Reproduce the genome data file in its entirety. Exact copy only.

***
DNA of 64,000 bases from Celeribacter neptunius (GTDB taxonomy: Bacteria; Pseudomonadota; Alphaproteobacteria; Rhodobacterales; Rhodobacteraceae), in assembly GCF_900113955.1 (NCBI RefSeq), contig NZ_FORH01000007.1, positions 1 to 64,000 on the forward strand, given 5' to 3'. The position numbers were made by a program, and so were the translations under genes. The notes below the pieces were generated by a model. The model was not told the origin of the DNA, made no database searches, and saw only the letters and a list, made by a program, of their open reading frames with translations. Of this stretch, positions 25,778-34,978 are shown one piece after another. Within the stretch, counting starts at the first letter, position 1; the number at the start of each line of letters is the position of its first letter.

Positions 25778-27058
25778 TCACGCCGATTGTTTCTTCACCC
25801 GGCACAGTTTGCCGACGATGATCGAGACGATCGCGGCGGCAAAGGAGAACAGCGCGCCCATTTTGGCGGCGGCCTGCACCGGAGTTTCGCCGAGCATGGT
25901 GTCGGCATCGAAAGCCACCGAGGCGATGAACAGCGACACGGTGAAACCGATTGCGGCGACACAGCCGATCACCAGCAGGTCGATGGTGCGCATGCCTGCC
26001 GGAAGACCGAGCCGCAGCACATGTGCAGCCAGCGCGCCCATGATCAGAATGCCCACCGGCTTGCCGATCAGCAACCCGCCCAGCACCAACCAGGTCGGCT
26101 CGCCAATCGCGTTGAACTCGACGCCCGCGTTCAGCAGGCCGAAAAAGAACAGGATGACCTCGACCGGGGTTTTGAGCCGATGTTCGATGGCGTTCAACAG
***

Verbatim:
DNA of 64,000 bases from Celeribacter neptunius (GTDB taxonomy: Bacteria; Pseudomonadota; Alphaproteobacteria; Rhodobacterales; Rhodobacteraceae), in assembly GCF_900113955.1 (NCBI RefSeq), contig NZ_FORH01000007.1, positions 1 to 64,000 on the forward strand, given 5' to 3'. The position numbers were made by a program, and so were the translations under genes. The notes below the pieces were generated by a model. The model was not told the origin of the DNA, made no database searches, and saw only the letters and a list, made by a program, of their open reading frames with translations. Of this stretch, positions 25,778-34,978 are shown one piece after another. Within the stretch, counting starts at the first letter, position 1; the number at the start of each line of letters is the position of its first letter.

Positions 25778-27058
25778 TCACGCCGATTGTTTCTTCACCC
25801 GGCACAGTTTGCCGACGATGATCGAGACGATCGCGGCGGCAAAGGAGAACAGCGCGCCCATTTTGGCGGCGGCCTGCACCGGAGTTTCGCCGAGCATGGT
25901 GTCGGCATCGAAAGCCACCGAGGCGATGAACAGCGACACGGTGAAACCGATTGCGGCGACACAGCCGATCACCAGCAGGTCGATGGTGCGCATGCCTGCC
26001 GGAAGACCGAGCCGCAGCACATGTGCAGCCAGCGCGCCCATGATCAGAATGCCCACCGGCTTGCCGATCAGCAACCCGCCCAGCACCAACCAGGTCGGCT
26101 CGCCAATCGCGTTGAACTCGACGCCCGCGTTCAGCAGGCCGAAAAAGAACAGGATGACCTCGACCGGGGTTTTGAGCCGATGTTCGATGGCGTTCAACAG